What statistics are most likely to promote positive actions during a pandemic?
Throughout the COVID-19 pandemic, health officials updated the public on the outbreak through statistics—case counts, vaccination rates, test distribution. Whether displayed through graphs, charts, or interactive visualizations, these numbers are meant to help the public make decisions in response to health risks.
But do these statistics actually change individuals’ perceptions of risk and behavioral decisions? A new study from researchers at the Annenberg School for Communication at the University of Pennsylvania found that they do, but some more than others.
Their study, “How people use information about changes in infections and disease prevalence,” published this month in Health Psychology, analyzes data on how different information influences people’s perceptions and decisions during a pandemic.
The researchers—Dolores Albarracín, the Alexandra Heyman Nash University Professor at the University of Pennsylvania, with joint appointments in the Annenberg School for Communication, the Department of Family and Community Health at the Penn School of Nursing, and the Psychology Department, and Haesung Annie Jung, a research associate at Albarracín’s Social Action Lab—began their study in summer 2020, when COVID-19 was the third leading cause of death in the U.S.
They wanted to know which statistics are the most effective at encouraging individuals to change their behavior—avoid large gatherings, wear a mask daily, isolate when sick, and vaccinate—to reduce their risk for disease. They conducted experiments to analyze the impact of two of the most frequently shared epidemiological metrics of worldwide disease: First, the number of new infections and second, the total number of infections.
Their findings? Information about new infections consistently has a larger influence on people’s decisions to change their behavior than information about the total number of infections (disease prevalence). The impact of prevalence, however, becomes larger when there is no noticeable change in the number of new infections, such that this number is consistently growing or decreasing.
“These two metrics are related, but distinctly important.” Jung says. “The number of new infections signal immediate changes in disease threat. It tells you whether your likelihood of contracting a disease has increased or decreased compared to yesterday, for example. In contrast, the number of total infections signals how common a disease is in a region. This second piece of information is critical in determining how much risk you have if you walk outside without a mask today.”
In other words, disease prevalence communicates absolute risk, such as telling you “you have a 30% risk of getting a disease.” In contrast, increases in infections communicate comparative risk: “You have a 30% higher chance of getting a disease compared to yesterday.” Providing such a reference point allows people to more easily judge whether their risks are lower or higher, so that they can adjust their behavior accordingly.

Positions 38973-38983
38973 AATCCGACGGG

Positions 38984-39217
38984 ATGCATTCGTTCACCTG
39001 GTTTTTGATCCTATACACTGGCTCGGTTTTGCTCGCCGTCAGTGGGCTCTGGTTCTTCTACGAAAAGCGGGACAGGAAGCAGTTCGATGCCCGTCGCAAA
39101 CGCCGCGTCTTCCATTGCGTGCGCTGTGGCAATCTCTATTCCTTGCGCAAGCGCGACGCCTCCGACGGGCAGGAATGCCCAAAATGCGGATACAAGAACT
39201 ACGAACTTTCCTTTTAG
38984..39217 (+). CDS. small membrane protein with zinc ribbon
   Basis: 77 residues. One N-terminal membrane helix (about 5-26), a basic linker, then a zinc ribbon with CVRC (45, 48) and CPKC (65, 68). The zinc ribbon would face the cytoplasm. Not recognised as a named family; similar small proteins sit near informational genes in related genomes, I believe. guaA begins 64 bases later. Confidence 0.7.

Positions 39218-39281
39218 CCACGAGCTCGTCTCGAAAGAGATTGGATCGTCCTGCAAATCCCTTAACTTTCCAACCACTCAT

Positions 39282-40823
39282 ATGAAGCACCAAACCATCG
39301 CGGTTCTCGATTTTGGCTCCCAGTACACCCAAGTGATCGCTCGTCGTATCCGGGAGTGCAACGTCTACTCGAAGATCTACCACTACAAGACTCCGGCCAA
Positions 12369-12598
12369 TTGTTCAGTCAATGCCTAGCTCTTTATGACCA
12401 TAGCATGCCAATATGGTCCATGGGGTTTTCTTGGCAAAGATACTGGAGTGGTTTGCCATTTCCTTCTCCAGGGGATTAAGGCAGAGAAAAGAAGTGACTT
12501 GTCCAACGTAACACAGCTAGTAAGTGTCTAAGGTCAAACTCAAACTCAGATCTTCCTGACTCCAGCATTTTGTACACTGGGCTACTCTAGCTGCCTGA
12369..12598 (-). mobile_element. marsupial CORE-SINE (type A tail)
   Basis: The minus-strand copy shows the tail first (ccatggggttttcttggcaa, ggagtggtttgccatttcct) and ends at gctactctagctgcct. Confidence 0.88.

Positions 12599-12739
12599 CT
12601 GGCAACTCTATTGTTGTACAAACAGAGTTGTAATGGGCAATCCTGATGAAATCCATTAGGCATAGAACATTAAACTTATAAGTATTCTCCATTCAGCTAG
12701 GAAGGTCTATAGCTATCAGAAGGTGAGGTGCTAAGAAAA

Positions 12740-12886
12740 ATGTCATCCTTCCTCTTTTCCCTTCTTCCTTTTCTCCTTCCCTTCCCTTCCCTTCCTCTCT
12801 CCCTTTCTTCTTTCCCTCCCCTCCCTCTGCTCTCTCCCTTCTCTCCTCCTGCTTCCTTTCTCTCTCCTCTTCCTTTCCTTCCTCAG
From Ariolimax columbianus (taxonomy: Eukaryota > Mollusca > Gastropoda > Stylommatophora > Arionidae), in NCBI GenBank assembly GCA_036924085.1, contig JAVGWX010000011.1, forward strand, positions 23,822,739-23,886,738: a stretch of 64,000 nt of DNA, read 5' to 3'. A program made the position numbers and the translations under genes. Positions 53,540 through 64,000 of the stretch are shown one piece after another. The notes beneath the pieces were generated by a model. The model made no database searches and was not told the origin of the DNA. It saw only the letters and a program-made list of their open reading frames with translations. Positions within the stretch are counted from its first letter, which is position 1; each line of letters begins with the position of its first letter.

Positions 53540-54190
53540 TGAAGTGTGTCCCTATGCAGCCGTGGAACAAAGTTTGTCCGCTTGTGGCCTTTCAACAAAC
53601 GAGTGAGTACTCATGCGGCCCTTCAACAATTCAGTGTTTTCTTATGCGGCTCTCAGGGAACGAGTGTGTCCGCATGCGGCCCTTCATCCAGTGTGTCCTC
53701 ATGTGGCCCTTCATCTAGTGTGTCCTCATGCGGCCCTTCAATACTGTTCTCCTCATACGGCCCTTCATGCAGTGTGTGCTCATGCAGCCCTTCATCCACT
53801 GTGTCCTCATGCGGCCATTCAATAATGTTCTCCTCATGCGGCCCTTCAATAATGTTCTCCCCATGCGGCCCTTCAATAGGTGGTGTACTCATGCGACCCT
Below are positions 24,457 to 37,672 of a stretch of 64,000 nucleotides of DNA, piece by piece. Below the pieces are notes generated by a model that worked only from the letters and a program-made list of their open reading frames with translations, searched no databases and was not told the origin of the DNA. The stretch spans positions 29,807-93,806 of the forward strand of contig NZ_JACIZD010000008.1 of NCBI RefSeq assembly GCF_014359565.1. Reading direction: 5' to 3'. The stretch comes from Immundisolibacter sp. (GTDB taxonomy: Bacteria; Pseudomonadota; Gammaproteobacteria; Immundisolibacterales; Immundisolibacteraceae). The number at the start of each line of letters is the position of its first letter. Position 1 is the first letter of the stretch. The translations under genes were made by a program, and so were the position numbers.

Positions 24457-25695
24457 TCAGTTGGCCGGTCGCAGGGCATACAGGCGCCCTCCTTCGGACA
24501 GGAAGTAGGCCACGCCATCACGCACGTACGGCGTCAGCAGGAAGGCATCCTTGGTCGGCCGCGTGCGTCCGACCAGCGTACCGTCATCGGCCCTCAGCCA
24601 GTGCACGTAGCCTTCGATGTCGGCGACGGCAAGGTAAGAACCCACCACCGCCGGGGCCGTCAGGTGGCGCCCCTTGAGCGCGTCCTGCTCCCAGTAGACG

According to Albarracin, who also directs the Science of Science Communication Division at the Annenberg Public Policy Center, human beings are psychologically sensitive to change, which makes us respond to variations even if these are trivial. If 20 deaths of flu a year become 30 deaths of flu a year, this change is less consequential for becoming infected today than knowing that there are 500 deaths of flu a year right now. However, psychologically, the increase has a greater impact than the absolute value in most cases.
The researchers conducted four experiments during which participants were exposed to different information about a hypothetical infectious disease and then asked to report their intentions to engage in disease-prevention behaviors for each situation—get vaccinated, physically distance, and wear a mask.
In each experiment, participants were presented with graphs modeled after COVID-19 visualizations on the New York Times website and the CDC’s COVID Data Tracker site, so that the experiments reflected real world health communication.
Across the experiments, participants used information about changes in new infections more than they used information about total numbers of cases right now. They then made judgments on whether they will practice disease-prevention behaviors.
“Disease prevalence is critical information, especially for determining the level of disease threat in a region,” Jung says. “If people don’t use it, we need to find ways to better communicate disease prevalence.”
One potential method to do this is to frame numbers of cases in a more comparative sense, Jung says. For example, public health officials often share the total number of cases, and then share how those numbers compare to previous years.
“I think the CDC has also done a relatively good job to help people understand disease prevalence,” she says. “They have provided some criteria for judging the risk—for example, if prevalence is less than a certain number of cases per million, we consider it relatively low community transmission rate. And if it’s higher than a certain number, they rate it a very high community transmission rate. Our findings show that this definitely helps people grasp the implications of the number of cases for themselves and their community and increase the likelihood of people using this information to make risk judgments and act accordingly.”
Jung hopes this study will encourage the public health communicators to brainstorm new ways to communicate disease prevalence, and in doing so, prepare us for future disease outbreaks.
Haesung Jung et al, How people use information about changes in infections and disease prevalence, Health Psychology (2023). DOI: 10.1037/hea0001262
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